400 errors when trying to create an external (L3) Load Balancer for GCE/GKE services-Google

SUMMARY:

On Monday 7 December 2015, Google Container Engine customers could not 
create external load balancers for their services for a duration of 21 
hours and 38 minutes. If your service or application was affected, we 
apologize — this is not the level of quality and reliability we strive to 
offer you, and we have taken and are taking immediate steps to improve the 
platform’s performance and availability.


DETAILED DESCRIPTION OF IMPACT:

From Monday 7 December 2015 15:00 PST to Tuesday 8 December 2015 12:38 PST,  Google Container Engine customers could not create external load balancers  for their services. Affected customers saw HTTP 400 “invalid argument” errors when creating load balancers in their Container Engine clusters.  6.7% of clusters experienced API errors due to this issue.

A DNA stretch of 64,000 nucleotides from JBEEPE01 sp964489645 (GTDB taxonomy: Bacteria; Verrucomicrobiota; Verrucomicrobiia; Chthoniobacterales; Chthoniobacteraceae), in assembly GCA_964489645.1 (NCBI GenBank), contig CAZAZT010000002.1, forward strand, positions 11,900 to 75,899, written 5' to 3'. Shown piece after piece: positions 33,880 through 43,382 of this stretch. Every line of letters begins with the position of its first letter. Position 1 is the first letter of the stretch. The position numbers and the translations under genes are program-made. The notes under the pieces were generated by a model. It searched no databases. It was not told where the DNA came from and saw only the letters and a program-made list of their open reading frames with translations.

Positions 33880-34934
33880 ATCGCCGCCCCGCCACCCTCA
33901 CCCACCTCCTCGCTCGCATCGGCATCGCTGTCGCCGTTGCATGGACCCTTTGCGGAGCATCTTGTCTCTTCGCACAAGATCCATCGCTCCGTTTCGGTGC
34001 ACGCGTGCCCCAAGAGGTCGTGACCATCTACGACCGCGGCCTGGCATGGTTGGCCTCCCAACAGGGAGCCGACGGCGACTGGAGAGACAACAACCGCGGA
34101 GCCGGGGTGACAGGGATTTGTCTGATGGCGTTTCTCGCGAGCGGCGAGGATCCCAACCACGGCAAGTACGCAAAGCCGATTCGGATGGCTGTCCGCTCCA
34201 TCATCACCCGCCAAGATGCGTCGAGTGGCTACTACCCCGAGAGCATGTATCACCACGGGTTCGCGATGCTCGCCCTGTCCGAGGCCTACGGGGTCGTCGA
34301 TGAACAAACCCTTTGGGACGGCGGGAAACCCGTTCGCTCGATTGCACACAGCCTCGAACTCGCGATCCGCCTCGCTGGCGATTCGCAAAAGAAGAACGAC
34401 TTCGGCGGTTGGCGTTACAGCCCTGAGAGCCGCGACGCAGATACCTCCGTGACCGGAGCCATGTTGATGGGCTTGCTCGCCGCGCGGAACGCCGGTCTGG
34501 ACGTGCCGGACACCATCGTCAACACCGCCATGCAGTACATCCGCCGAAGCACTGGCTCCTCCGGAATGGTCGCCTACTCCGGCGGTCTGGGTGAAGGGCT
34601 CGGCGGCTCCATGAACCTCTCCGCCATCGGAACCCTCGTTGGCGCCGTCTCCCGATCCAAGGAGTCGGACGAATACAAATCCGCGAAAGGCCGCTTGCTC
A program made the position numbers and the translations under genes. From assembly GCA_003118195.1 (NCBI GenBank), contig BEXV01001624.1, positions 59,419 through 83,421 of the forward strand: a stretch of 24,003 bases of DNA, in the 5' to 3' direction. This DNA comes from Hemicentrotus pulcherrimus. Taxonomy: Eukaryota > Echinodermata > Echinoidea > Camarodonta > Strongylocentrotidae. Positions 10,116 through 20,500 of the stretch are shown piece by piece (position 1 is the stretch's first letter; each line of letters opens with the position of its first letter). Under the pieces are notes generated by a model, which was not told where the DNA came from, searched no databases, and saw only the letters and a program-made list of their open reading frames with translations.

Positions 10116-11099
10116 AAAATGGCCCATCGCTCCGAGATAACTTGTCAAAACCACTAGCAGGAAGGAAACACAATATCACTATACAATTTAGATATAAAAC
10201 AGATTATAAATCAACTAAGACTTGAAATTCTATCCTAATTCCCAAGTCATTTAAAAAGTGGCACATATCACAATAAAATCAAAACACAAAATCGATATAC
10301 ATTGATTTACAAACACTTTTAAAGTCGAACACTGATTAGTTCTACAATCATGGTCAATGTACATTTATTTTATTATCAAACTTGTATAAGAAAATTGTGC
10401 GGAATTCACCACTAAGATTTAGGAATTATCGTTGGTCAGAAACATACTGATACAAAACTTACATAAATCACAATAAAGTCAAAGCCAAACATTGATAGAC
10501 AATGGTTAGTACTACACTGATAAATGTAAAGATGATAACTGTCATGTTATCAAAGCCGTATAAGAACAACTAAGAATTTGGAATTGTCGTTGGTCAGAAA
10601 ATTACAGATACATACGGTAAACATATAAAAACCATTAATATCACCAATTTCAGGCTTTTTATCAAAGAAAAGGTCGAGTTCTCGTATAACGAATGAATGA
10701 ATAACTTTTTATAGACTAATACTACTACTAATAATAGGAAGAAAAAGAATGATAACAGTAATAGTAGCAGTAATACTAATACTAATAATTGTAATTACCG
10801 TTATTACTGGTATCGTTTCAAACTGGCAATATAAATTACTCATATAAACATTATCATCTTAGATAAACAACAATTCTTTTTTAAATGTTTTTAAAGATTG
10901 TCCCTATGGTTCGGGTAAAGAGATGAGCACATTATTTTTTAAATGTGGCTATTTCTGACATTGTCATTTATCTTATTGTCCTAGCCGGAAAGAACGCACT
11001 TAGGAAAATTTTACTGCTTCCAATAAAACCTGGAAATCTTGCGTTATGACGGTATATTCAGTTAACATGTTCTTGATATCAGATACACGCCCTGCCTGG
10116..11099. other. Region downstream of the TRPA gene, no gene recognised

The issue also affected customers who deployed Kubernetes clusters in the 
Google Compute Engine environment.

The issue was confined to Google Container Engine and Kubernetes, with no 
effect on users of any other resource based on Google Compute Engine.

ROOT CAUSE:

Google Container Engine uses the Google Compute Engine API to manage 
computational resources. At about 15:00 PST on Monday 7 December, a minor  update to the Compute Engine API inadvertently changed the case-sensitivity  of the “sessionAffinity” enum variable in the target pool definition, and  this variation was not covered by testing. Google Container Engine was not  aware of this change and sent requests with incompatible case, causing the  Compute Engine API to return an error status.

REMEDIATION AND PREVENTION:

Google engineers re-enabled load balancer creation by rolling back the 
Google Compute Engine API to its previous version. This was complete by 8 
December 2015 12:38 PST.

At 8 December 2015 10:00 PST, Google engineers committed a fix to the 
Kubernetes public open source repository.

Google engineers will increase the coverage of the Container Engine 
continuous integration system to detect compatibility issues of this kind. 
In addition, Google engineers will change the release process of the 
Compute Engine API to detect issues earlier to minimize potential negative 
impact.

Link to Original Report